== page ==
1. I take it for granted that this audience knows the slightly provocative (because mercilessly generalizing) but very powerful and important, now already 56 years old article “The Intellectuals and Socialism”. This audience certainly knows as well that it was written by F. von Hayek and that it was published in the very confused and very pro-socialist post-second world war era, when the overall belief in the benefits of social engineering and of economic planning and, at the same time, the disbelief in free markets were at their heights.
I suppose that many of us still remember Hayek’s definition of intellectuals (we would probably say public intellectuals nowadays) as “the professional second-hand dealers in ideas”, who are proud of not “possessing special knowledge of anything in particular”, who do not take “direct responsibility for practical affairs” and who need not “even be particularly intelligent” to perform their “mission”. Hayek argued that they are satisfied with being “intermediary in the spreading of ideas” of original thinkers to the common people, whom they consider not being their equals.
Hayek was – more than half a century ago, which means before the current prevalence of electronic media – aware of the enormous power of intellectuals to shape public opinion and warned us that “it is merely a question of time until the views held by the intellectuals become the governing force of politics”. This is as valid today as it was when he wrote it.
The question is what kind of ideas is favoured by the intellectuals. The question is whether the intellectuals are neutral in their choice of ideas with which they are ready to deal with. Hayek argued that they are not. They do not hold or try to spread all kinds of ideas. They have very clear and, in some respect, very understandable preferences for some of them. They prefer ideas, which give them jobs and income and which enhance their power and prestige.
They, therefore, look for ideas with specific characteristics. They look for ideas, which enhance the role of the state because the state is usually their main employer, sponsor or donator. That is not all. According to Hayek “the power of ideas grows in proportion to their generality, abstractness, and even vagueness”. Hence it is not surprising that the intellectuals are mostly interested in abstract, not directly implementable ideas. This is also the way of thinking, in which they have comparative advantage. They are not good at details. They do not have ambitions to solve a problem. They are not interested in dealing with the everyday’s affairs of common citizens. Hayek put it clearly: “the intellectual, by his whole disposition, is uninterested in technical details or practical difficulties.” He is interested in visions and utopias and because “socialist thought owes its appeal largely to its visionary character” (and I would add lack of realism and utopian nature), the intellectual tends to become a socialist.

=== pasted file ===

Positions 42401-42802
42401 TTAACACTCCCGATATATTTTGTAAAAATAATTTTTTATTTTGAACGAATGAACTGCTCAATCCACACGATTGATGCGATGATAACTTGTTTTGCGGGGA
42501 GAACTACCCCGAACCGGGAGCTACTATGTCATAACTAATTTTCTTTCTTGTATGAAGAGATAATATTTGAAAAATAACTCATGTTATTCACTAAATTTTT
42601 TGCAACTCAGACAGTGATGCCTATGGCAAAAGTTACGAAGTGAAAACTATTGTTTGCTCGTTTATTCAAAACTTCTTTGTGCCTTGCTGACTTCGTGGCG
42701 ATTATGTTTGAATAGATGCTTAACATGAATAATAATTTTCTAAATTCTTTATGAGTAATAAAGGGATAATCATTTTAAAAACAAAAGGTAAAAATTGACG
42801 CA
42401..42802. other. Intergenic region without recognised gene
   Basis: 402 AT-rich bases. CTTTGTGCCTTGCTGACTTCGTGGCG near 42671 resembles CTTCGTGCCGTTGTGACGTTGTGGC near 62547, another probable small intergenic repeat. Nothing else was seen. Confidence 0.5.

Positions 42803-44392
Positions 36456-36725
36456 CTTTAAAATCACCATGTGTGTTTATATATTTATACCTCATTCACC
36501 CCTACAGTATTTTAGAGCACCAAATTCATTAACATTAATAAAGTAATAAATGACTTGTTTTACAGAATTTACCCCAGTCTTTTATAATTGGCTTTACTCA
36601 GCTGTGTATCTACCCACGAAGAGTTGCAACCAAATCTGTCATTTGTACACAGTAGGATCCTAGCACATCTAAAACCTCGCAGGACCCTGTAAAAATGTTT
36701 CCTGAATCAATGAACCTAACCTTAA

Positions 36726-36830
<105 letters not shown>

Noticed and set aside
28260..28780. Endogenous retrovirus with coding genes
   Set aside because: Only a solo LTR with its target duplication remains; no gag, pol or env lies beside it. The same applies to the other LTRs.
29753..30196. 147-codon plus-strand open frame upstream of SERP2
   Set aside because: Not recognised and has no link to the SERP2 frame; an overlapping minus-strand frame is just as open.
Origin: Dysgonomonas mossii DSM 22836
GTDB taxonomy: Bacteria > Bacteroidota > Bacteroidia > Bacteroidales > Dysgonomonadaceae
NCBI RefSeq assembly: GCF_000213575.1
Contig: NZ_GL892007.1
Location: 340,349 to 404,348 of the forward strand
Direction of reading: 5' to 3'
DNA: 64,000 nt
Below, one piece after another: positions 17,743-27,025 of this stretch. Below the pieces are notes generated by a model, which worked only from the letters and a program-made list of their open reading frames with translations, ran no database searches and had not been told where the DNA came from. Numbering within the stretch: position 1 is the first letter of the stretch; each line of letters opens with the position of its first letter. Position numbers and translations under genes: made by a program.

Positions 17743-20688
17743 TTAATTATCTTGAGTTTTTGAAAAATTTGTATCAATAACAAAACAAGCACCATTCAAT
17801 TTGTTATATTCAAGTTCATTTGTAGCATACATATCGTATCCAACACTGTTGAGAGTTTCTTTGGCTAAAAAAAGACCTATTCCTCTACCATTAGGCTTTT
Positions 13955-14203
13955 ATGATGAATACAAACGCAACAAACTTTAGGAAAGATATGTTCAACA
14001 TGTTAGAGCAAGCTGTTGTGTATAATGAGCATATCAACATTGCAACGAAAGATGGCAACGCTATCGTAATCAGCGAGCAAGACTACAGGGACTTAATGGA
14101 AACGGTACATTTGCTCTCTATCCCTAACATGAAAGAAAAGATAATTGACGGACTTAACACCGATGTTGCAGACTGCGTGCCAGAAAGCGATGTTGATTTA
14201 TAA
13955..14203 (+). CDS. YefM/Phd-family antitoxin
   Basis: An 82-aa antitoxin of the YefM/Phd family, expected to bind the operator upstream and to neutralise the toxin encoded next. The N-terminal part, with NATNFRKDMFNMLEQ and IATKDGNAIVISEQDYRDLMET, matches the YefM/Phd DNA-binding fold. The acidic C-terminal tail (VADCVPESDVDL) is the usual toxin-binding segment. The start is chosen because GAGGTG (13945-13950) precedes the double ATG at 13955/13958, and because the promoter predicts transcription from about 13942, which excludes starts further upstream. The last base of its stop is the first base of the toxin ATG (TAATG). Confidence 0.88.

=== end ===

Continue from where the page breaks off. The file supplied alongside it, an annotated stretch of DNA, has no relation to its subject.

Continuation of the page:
In a similar way, Raymond Aron, in his famous essay “The Opium of Intellectuals”, analyzed not only the well-known difference between the revolutionary and reformist way of thinking but also – and this is more relevant in this context – the difference between “prosaic” and “poetry”. Whereas “the prosaic model of thinking lacks the grandeur of utopia” (Roger Kimball), the socialist approach is – in the words of Aron – based “on the poetry of the unknown, of the future, of the absolute”. As I understand it, this is exactly the realm of intellectuals. Some of us want to immediately add that “the poetry of the absolute is an inhuman poetry”.
Read more: http://www.klaus.cz/clanky/2171
Funny, that ;)
I wouldn't have a problem with it if they weren't suckling on the public teat. That's the rub [no pun intended] :) Nothing wrong with preferring ideas that promote ones particular occupation if it's in the free-market/supply and demand private sector.
Addendum: perfectly human to prefer said ideas in public sector but, well....the problem with that is stated in the article :D
lol. There's always plenty of work in my chosen profession whether I prefer the ideas that promote it or not.